A daughter's marriage...the birth of a kidney stone...you know, life.
Honestly, I've discovered that that stinkin' Facebook sucks up an inordinate amount of time, too. If they'd just leave the silly thing alone so we all don't have to keep relearning where everything is and what everything does every 30-days, that would be a help.
Still, it's no excuse for not keeping this more current...
(The FB page for the Radio Show is one you should stick close to--we're developing some interesting attractions that you will only be able to access through CNN650MorningShow on Facebook, so stay tuned...or, perhaps the more accurate tease should be, "stay logged-on!")
Something happened this evening that I feel compelled to pass along, because it's a good lesson for all of us (not that I expect the true target of my ire to ever see this!) There are lots of businesses being sold and bought as the economy continues to struggle along. If you're finding the timing is right to get out of your business, congratulations on finding a buyer.
If you're purchasing a business, congratulations to you, too, for having the cojones to take on a new project! So--what is the most important element of that operation you just bought?
If you answered "the customer base," you are 1,000% correct, because without them happily continuing to do business with your business, you're screwed. I ran across a business today that may already have a few turns of the screw burrowing into their backside.
Don't make their mistake:
When the company changed hands, there were certain obligations outstanding which the new business owner assumed, including pre-paid gift certificates for services. The agreement was for the new owner to honor the terms of the former owner with regard to redemption of the gift certificates, some of which were purchased by employees of the company at a discount.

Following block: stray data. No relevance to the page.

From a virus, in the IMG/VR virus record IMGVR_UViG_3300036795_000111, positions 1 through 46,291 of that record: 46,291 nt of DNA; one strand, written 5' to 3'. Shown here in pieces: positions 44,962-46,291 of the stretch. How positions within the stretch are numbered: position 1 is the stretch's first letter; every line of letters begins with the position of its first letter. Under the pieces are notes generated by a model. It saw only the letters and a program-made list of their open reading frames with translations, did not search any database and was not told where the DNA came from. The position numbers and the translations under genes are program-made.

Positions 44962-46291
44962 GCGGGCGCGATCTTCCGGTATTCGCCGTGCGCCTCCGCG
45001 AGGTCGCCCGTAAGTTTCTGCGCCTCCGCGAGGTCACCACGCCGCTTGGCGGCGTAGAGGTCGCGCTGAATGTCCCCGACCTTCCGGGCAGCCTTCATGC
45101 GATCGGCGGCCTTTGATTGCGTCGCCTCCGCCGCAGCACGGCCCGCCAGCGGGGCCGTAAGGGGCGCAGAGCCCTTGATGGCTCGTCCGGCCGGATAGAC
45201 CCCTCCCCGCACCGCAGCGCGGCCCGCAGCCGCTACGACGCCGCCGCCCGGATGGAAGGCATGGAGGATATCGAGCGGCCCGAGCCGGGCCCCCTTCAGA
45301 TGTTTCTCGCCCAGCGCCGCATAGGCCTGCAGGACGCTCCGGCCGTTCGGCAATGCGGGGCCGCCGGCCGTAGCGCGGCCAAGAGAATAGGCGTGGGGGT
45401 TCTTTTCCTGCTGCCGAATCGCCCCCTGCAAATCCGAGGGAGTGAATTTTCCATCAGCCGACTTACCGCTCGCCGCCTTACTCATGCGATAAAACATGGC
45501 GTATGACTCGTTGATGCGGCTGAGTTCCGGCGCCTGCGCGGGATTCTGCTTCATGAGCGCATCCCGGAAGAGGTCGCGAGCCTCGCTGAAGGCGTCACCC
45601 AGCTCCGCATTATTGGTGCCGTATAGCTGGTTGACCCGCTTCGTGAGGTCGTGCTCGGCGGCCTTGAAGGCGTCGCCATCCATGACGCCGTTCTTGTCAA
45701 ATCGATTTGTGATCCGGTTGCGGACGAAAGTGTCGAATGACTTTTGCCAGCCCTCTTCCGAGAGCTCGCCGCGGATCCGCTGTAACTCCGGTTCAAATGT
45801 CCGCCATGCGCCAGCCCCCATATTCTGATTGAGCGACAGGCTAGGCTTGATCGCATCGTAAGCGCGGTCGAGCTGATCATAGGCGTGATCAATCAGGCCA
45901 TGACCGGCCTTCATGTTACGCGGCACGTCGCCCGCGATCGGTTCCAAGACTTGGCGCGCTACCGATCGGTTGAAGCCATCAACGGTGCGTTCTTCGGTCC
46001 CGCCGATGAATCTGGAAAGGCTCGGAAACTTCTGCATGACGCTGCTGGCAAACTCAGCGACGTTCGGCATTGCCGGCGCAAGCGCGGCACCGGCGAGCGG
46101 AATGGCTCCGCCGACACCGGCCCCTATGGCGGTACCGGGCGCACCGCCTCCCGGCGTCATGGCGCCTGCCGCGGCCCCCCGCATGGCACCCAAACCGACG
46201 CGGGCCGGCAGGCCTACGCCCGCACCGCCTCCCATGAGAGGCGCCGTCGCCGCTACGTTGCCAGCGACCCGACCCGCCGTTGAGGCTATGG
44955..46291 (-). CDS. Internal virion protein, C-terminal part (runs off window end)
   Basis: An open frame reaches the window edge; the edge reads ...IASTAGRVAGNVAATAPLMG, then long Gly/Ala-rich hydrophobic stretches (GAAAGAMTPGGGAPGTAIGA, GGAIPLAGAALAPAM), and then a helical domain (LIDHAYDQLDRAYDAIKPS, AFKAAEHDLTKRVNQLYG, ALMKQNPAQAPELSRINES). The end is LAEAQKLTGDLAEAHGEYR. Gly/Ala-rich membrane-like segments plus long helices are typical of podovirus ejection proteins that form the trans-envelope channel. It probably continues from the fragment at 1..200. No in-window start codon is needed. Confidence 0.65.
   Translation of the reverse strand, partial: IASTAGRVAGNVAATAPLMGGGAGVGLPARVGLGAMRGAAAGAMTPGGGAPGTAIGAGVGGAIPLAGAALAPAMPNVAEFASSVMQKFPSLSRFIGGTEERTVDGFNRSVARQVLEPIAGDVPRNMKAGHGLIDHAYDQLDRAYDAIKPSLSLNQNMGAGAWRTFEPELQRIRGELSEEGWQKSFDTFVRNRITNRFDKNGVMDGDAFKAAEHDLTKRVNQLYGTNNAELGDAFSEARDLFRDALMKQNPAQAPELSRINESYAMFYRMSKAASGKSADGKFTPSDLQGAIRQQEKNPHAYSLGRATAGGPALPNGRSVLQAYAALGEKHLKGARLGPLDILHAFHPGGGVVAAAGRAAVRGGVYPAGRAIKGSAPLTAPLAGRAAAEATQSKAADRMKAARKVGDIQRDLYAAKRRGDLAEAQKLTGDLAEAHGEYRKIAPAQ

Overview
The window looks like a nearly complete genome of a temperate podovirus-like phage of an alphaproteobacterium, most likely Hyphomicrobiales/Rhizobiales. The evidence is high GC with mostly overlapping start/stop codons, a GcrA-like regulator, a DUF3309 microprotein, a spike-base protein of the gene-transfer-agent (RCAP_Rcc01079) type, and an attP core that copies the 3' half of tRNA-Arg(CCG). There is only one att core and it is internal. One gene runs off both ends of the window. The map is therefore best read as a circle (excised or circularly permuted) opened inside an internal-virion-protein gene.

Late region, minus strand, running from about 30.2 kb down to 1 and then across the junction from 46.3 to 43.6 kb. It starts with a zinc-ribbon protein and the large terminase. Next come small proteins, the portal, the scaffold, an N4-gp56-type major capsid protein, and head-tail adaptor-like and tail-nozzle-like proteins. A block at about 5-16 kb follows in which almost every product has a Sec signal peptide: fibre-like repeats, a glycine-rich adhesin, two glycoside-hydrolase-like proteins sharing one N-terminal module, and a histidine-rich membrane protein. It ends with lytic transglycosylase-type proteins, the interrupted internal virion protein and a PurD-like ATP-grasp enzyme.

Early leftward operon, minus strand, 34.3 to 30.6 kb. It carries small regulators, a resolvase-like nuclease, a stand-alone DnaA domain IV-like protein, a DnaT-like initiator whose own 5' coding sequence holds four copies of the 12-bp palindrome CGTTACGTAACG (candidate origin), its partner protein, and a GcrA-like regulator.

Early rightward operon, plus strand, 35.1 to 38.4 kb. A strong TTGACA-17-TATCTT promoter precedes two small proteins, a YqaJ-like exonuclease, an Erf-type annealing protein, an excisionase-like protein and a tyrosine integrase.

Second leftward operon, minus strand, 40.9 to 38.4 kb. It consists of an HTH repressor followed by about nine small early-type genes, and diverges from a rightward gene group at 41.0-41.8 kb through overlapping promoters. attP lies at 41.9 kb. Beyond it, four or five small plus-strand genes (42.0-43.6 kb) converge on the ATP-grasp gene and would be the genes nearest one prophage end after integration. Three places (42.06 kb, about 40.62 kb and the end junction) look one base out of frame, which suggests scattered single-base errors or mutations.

My Bride and I were the recipients of one of these gift-certificates--a 90-minute massage package for each of us, purchased at a discount by an employee of the former owner. When we presented the certificate for redemption, we were told it would be honored only for the cash value paid--which essentially worked out to less than half of the intended massage time. A 90-minute massage session became a 30-minute rubdown (which was still nice for the half-hour it lasted...)
The new owner was adamant--only honoring the cash paid.
Here's what happened.
We took the 30-minute massages, and walked out of the business for the last time.
The new owner is clueless.
If they had honored the 90-minute package, we would have likely returned for repeat sessions. We'd likely have told our friends that this is a great place to receive a quality massage at a fair price. We'd likely have bought other gift certificates for our friends.
Not gonna happen now.
By being cheap (and cheating on the terms of the purchase agreement to honor all outstanding obligations), the new owner lost two primary customers, plus the reference power we wield with our friends. The new owner also lost out on additional business opportunities by being unable to book the unused time originally scheduled.
The moral of this tale is a variation on the familiar theme of the customer always being right: Make sure you're making your new/old customers reasonably happy, otherwise they're going to take their business elsewhere.